Browse through the many posts and see what you think. Overall, the variety was quite impressive, and together they provide an insight into daily working life in MedComms. Hopefully everyone had a little fun along the way.

This is the sixth year we have undertaken this exercise. Please let me know if you think it’s worthwhile.

I’d really appreciate hearing your comments and feedback either posted here or sent direct to me at

Many thanks to the many who participated and supported us, one way or another.

I hope you enjoy the stories. Scroll down, use the search box or use the menu to the right hand side to read more about A Day in the Life of MedComms.


Peter Llewellyn, NetworkPharma Ltd, founder of the global MedComms Networking Community and Curator of the 2017 Day in the Life of MedComms.

Screen Shot 2017-06-08 at 07.35.19

Wrapping up for 2017

I need some sleep and it does look like we’re finished here for the day. So I am calling a halt to our MedComms Day 2017. It’s been interesting but a lot of work again. Hopefully it’s provided a useful insight into the specialist business we call MedComms and been a bit of fun for everyone as well.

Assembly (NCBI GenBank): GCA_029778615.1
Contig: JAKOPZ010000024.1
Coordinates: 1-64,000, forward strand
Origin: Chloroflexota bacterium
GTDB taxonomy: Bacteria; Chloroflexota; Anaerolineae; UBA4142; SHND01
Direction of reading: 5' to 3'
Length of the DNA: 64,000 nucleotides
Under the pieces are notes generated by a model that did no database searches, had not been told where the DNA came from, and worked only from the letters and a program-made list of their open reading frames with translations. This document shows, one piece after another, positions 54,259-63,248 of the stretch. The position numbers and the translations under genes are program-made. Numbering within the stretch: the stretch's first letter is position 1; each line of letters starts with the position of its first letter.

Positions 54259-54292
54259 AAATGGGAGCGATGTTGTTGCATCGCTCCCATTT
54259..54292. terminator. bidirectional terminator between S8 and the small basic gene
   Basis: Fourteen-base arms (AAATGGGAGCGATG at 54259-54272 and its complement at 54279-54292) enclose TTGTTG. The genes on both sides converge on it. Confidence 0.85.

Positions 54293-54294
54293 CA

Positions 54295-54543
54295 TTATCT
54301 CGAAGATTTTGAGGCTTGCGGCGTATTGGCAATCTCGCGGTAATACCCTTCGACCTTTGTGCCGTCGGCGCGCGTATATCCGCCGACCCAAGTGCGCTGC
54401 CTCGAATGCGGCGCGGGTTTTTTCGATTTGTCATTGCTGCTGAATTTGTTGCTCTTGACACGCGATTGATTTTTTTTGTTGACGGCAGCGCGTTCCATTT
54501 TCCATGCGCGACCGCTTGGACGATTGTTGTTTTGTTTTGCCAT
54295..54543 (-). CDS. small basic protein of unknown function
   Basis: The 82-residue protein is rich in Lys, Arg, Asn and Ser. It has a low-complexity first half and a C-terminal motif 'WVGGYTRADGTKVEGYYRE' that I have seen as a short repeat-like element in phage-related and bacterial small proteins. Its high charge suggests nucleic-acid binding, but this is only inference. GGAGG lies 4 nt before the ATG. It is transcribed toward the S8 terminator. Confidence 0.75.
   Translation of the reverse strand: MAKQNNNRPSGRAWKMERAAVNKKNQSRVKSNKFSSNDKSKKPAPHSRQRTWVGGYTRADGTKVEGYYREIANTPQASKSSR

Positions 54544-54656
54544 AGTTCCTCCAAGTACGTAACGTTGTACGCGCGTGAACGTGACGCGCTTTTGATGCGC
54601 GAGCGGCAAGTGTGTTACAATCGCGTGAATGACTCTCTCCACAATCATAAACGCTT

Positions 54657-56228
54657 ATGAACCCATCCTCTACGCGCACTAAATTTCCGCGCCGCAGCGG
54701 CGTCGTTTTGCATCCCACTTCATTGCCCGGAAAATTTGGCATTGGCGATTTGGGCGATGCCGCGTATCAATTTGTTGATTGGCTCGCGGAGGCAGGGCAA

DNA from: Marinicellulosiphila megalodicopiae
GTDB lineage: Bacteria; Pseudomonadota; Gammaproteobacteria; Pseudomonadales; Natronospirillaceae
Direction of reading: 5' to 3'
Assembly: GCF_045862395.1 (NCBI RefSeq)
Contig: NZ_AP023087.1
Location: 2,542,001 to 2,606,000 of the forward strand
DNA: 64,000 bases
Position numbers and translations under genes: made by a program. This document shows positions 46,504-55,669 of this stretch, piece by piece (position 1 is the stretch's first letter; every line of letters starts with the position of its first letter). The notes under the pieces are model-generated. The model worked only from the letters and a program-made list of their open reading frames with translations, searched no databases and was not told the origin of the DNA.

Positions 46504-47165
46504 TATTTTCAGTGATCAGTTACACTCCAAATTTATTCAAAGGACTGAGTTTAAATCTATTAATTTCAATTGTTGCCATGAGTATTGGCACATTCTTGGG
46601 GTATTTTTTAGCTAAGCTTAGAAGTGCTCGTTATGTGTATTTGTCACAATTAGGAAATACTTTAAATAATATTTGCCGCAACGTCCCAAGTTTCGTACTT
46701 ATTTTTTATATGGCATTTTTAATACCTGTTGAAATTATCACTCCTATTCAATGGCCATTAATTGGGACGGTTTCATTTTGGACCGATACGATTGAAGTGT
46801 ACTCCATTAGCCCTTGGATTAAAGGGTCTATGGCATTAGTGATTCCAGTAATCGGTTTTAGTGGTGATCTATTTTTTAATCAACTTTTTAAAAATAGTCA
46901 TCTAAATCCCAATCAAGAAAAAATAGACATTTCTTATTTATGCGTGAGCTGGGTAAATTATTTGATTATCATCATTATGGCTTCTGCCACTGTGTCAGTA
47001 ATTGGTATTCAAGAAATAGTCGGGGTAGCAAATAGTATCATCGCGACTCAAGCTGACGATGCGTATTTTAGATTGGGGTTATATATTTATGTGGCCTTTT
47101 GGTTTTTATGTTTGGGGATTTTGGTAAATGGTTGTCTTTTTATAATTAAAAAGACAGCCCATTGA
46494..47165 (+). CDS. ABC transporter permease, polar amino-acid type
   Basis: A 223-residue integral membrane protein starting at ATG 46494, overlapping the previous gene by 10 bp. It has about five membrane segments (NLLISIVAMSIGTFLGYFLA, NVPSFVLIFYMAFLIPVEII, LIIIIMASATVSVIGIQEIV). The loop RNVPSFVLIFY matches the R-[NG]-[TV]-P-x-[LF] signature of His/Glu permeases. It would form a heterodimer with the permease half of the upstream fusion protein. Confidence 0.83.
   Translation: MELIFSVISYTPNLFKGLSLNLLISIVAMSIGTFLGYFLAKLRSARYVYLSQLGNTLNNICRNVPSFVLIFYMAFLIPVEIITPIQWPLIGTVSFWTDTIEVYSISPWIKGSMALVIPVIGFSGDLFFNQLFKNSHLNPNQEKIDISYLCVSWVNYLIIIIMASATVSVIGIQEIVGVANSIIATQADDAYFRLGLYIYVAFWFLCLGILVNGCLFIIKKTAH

Please note, I’m very aware I now need to go back over some of the postings and tidy the content. Please feel free to email me at and point me at any errors that need fixing if you spot them before me.

I’d welcome comments and feedback so please do leave comments here or contact me directly. I am, as always, happy to chat anytime.

Meanwhile, please keep the conversations going on Twitter using hashtag #medcomms and join us at the MedComms Networking Facebook page and the MedComms Networking LinkedIn Group as well. Anyone working in or around MedComms is welcome to join in with the activities of the MedComms Networking Community.